Glossaries teach readers. While many glossaries are limited to glossing brief phrases or offering one-word translations, others can be quite extensive, including pronunciations and even mini-explanations of culture or context. Take, for example, this entry from the glossary in Pura Belpré-winner Guadalupe Garcia McCall’s Under the Mesquite:

Día de Nuestra Señora de Guadalupe (DEE-ah deh NWEHS-tra seh-NYOH-rah deh gwah-dah-LOO-peh): Our Lady of Guadalupe Day, a major holiday celebrated on December 12, honoring Mexico’s patron saint, the Virgin of Guadalupe, who is believed to have miraculously appeared to a Mexican peasant named Juan Diego in 1531 (215).

Entries of this kind also appear in Garcia McCall’s second novel, The Summer of the Mariposas. In The Queen of Water, Laura Resau and María Virginia Farinango take a similar approach with entries on Andean Spanish and Quichua that give details about clothing, food, and the connotations of various words in addition to their pronunciations. In addition to the cultural exposure element, Resau noted that “another advantage of glossaries and pronunciation guides is that they can help generate excitement for learning a foreign language,” and she added that teachers have responded very favorably to the inclusion of glossaries. I can certainly imagine the publisher seeing lengthy, detailed glossaries as “added value” that would make the books more likely to be chosen for classroom use.

Glossaries can establish control—and freedom. Christina Diaz Gonzalez emphasized the importance of readers getting “the true meaning of foreign words besides what they imagine them to be.” My nerdy-nerd literature PhD self doesn’t believe in “true meanings” to words, so this response suggests to me that a glossary can be a tool for determining (or trying to determine) the range of meanings that a reader connects to a given Spanish word in the text. The other advantage is that, by shunting this work into the glossary, writers can be freer in the text itself and—one hopes—avoid the dreaded “insta-translation,” which goes something like this: “‘Buenos días,’ Ms. Garza said, wishing us a good morning.” I’m willing to grant that, if glossaries run the risk of infantalizing or underestimating the reader, insta-trans are far, far worse. A lesser of two evils, then, and one that might free a writer to incorporate Spanish in the body of the text without going overboard trying to “work in” an obvious English equivalent for what is presented in Spanish. Poet Juan Herrera cited this reason when he explained the use of footnotes in his novel in verse, Crash Boom Love.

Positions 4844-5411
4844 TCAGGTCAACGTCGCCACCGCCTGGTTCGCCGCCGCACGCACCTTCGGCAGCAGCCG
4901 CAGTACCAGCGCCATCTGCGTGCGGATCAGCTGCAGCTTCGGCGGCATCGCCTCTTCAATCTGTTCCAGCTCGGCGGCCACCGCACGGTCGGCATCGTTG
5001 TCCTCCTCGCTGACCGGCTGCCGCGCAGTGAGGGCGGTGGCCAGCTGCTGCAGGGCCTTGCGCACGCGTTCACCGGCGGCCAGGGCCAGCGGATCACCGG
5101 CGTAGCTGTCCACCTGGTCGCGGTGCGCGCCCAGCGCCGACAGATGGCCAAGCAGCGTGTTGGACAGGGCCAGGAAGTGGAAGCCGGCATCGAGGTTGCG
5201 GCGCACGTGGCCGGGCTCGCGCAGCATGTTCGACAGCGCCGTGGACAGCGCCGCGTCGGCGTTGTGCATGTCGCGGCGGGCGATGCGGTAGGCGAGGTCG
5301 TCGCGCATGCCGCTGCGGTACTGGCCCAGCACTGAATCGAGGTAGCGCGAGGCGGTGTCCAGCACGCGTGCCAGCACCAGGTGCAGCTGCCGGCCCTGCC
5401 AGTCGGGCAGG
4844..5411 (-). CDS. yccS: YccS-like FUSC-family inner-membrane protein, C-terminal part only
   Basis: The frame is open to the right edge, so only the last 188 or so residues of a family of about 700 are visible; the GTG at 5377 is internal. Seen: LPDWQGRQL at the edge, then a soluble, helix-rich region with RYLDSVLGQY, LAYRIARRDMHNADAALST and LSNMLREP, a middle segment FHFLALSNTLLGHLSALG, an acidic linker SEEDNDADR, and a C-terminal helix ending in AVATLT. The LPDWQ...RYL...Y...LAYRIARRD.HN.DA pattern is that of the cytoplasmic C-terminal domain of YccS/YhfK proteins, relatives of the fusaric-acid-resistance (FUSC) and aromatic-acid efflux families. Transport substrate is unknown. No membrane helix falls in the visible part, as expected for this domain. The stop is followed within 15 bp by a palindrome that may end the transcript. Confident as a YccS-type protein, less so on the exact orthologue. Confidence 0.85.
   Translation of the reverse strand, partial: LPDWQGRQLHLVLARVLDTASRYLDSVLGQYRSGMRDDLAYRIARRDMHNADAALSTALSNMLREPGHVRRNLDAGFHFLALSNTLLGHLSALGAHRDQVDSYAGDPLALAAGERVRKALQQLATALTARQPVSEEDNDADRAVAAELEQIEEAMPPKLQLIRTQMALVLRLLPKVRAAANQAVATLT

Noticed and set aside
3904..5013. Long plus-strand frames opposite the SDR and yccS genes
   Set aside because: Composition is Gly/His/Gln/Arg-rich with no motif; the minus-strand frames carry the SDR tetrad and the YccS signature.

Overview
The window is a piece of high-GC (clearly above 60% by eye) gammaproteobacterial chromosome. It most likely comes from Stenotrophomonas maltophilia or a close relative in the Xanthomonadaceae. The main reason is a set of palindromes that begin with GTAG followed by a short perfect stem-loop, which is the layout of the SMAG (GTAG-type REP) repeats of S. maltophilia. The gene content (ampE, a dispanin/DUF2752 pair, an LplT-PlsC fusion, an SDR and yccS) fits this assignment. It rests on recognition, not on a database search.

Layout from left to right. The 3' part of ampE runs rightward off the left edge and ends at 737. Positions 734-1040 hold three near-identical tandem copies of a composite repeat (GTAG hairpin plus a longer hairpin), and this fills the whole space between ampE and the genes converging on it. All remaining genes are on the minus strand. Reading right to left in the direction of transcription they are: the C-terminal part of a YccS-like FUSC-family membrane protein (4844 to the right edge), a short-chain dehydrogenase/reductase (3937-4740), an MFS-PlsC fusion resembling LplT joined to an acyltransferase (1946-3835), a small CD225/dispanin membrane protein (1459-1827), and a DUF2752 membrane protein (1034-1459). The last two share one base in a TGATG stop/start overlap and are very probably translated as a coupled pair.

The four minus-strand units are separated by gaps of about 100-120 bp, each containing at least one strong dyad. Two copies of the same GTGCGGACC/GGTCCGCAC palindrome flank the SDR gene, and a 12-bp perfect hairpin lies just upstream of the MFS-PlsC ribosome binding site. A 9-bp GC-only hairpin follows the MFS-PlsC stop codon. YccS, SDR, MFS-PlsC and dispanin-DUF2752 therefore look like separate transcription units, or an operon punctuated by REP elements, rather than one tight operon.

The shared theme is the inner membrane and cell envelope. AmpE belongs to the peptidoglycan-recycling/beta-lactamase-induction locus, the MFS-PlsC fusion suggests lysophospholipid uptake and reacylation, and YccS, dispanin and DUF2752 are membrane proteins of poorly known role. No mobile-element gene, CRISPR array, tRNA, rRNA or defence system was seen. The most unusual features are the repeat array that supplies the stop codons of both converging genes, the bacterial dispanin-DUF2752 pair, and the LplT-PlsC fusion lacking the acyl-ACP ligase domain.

Why those reasons aren’t good enough for me (a word about audience)

These reasons make plenty of sense. But it’s also important to recognize that the inclusion of a glossary communicates a subtle but powerful message about audience. If a book centers on Latino experience but includes a glossary that not only defines words but offers pronunciation guides and extensive explanations of basic features of Latino communities, it sends the message that the book is about Latinos but for someone else: namely, monolingual, monocultural readers. This is not to say that all Latinos are bilingual, of course, but even my monolingual students live in a heavily bilingual, bicultural environment. From the beginning, my books have been written with my students in mind, and I write for the readers who matter most to me, not just about them. Part of their experience is walking the frontera between English and Spanish, whether they speak Spanish or not.